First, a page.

Before initiating the process, it is important to assess current readiness of the organization to embark on strategic planning, review documents and outcomes of the previous strategic planning activities, and promptly address potential barriers to ensure that the necessary preconditions for successful strategic planning are in place. If the organization is not ready at the present time it is much better to postpone strategic planning until most of the criteria for successful planning are in place. Preparation for strategic planning should not be taken lightly. To provide common understanding and context for strategic planning it is very important to prepare a profile of the organization that may include brief information about key services, history, workforce profile, stakeholders, patient population, facilities, technology, organizational structure, regulatory framework, key influences, current challenges, etc. Effective, timely and open communication is absolutely essential at every phase of the strategic planning process. To ensure meaningful staff involvement in the planning process it is a good idea to establish a multidisciplinary Strategic Planning Task Force responsible for coordination and integration of all planning activities, development, implementation and ongoing refinement of the strategic plan, and monitoring progress towards established goals.
The intensity of planning activities and the amount of time required for strategic planning depends on various circumstances that may be radically different for any given organization. It may take only a couple of days to generate a basic but still useful strategic plan or it may take a number of weeks or even months of intensive planning activities to create a comprehensive strategic plan needed to move the organization forward. A number of decision factors should be considered and balanced when planning for the intensity and duration of planning activities. Any shortcuts taken in strategic planning may result in missing critical steps required to meet expectations and achieve desired outcomes. Predictably, actual implementation of the strategic plan and related projects, initiatives and action plans will take much longer. Depending on the nature of work environment, pace of change and organizational ability to implement the plan, the timeframe covered by the strategic plan may range from one to three years. Considering the work environment associated with modern, dynamic and innovative healthcare organizations, the timeframe longer than three years is becoming increasingly uncommon.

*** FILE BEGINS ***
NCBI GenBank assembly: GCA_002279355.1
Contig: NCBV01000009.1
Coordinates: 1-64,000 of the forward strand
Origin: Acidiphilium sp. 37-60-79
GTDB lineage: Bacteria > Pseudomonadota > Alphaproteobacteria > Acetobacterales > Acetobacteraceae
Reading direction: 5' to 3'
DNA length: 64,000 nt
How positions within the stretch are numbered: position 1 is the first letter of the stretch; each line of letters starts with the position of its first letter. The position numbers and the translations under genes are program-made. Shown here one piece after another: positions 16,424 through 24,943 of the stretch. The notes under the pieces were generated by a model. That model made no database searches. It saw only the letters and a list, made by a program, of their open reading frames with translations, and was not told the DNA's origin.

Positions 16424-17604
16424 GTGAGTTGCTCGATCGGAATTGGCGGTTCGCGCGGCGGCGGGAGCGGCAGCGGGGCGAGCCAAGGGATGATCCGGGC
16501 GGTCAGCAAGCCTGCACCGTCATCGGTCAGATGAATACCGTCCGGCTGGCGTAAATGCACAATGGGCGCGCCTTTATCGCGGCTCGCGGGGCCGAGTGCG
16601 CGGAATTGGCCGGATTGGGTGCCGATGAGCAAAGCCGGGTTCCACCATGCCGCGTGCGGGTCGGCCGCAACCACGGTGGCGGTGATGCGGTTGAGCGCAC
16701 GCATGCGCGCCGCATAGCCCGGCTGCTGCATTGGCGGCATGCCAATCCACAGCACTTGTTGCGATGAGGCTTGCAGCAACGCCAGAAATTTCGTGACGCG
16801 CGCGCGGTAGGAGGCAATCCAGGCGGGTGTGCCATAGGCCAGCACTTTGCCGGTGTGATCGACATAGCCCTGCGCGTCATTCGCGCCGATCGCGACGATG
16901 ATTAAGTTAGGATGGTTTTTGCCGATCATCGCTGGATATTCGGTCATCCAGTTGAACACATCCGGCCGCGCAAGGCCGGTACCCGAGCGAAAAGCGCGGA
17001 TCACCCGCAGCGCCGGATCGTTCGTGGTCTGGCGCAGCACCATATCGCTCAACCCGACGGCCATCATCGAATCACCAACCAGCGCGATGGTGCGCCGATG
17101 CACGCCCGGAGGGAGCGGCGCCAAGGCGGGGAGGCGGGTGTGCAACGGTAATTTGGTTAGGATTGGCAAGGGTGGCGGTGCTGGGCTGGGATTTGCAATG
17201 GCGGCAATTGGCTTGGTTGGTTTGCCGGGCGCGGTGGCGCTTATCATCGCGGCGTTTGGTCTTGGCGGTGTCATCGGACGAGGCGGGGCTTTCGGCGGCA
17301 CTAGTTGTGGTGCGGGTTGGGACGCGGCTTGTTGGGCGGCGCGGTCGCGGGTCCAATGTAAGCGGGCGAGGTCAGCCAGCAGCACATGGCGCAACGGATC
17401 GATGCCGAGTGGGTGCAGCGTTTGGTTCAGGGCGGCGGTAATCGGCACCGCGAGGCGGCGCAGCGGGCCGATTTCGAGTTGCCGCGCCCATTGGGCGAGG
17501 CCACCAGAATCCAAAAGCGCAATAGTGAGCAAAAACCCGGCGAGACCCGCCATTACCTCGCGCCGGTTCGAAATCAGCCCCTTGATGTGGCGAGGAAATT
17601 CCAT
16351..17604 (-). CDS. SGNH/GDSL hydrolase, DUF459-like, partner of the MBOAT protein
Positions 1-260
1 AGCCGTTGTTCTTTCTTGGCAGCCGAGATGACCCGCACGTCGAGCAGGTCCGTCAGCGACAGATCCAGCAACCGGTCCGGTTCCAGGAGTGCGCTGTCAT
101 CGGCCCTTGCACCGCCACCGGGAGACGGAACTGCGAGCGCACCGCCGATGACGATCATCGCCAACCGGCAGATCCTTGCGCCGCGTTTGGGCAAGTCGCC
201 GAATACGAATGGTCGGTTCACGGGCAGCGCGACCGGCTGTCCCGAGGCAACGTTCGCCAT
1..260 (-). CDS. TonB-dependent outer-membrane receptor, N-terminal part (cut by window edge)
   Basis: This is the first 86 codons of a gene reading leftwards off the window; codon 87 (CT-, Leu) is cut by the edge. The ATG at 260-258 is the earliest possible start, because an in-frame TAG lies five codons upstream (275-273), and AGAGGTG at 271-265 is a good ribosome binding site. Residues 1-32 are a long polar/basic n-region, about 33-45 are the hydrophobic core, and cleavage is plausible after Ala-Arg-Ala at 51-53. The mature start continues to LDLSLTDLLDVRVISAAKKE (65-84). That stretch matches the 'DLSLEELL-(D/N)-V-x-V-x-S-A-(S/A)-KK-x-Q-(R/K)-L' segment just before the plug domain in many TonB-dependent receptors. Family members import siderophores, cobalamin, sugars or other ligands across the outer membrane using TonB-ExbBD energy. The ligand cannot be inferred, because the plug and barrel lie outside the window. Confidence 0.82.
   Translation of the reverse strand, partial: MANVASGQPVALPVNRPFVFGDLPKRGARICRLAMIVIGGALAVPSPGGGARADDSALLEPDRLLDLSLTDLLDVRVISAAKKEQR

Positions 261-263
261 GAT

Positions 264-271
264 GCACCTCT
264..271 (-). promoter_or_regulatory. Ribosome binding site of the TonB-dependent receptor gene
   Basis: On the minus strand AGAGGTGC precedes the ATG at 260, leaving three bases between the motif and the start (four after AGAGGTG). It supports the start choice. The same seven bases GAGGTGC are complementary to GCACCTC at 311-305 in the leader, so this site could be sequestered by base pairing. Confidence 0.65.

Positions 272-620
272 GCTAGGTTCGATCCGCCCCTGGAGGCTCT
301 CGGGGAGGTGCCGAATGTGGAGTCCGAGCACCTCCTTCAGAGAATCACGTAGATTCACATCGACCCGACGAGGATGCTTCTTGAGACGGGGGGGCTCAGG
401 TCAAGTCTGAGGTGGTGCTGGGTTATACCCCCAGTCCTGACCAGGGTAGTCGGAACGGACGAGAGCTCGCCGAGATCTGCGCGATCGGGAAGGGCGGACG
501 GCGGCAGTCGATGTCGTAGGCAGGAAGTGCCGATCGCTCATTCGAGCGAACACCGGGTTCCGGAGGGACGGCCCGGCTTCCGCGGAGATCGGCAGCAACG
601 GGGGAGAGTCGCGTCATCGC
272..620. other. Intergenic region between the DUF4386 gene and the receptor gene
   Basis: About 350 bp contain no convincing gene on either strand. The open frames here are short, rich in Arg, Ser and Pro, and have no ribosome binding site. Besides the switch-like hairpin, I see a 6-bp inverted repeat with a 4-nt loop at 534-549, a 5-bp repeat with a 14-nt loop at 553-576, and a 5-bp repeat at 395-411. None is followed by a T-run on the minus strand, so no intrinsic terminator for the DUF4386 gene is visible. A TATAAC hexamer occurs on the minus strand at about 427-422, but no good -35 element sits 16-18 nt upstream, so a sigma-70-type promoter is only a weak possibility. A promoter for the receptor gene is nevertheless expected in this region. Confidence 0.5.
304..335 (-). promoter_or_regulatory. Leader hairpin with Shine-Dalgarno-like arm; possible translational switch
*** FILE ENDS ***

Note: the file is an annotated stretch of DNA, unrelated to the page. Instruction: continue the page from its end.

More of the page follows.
Early stakeholder engagement is integral to the success of the strategic planning and smooth transition to the desired future state. Stakeholders are individuals, teams, organizations, and other interested parties who are directly or indirectly affected by or can influence decisions, actions and overall outcomes of the strategic planning process. Examples of key stakeholders may include patients and their families, healthcare providers, scientists, hospital executives, departments, divisions, community partners, unions, charitable contributors, governing boards, suppliers, government agencies, and others. As part of the preparation activities, it is vital to conduct a stakeholder analysis and ensure congruence between stakeholder interests and the scope of the strategic planning process. Stakeholder analysis is the ongoing process of systematically gathering and analyzing information about stakeholders in order to better understand their needs, interests and levels of influence, identify interrelationships, prevent potential conflicts, and minimize risks associated with the lack of leadership support. Based on this analysis, appropriate strategies can be developed to increase stakeholder engagement, ensure effective communication and leverage the knowledge, experience and wisdom of key organizational players.
The responsibility assignment matrix shown below provides an example of how to define reporting relationships, roles and responsibilities for the strategic planning process, set clear expectations, eliminate confusion, and minimize potential ambiguities in accountability. Similar quality management tools known as “RASIC” (Responsible, Approve, Support, Inform, Consult) or “RACI“ (Responsible, Accountable, Consulted, Informed) are frequently used in project management, particularly when two or more departments collaborate on a single project.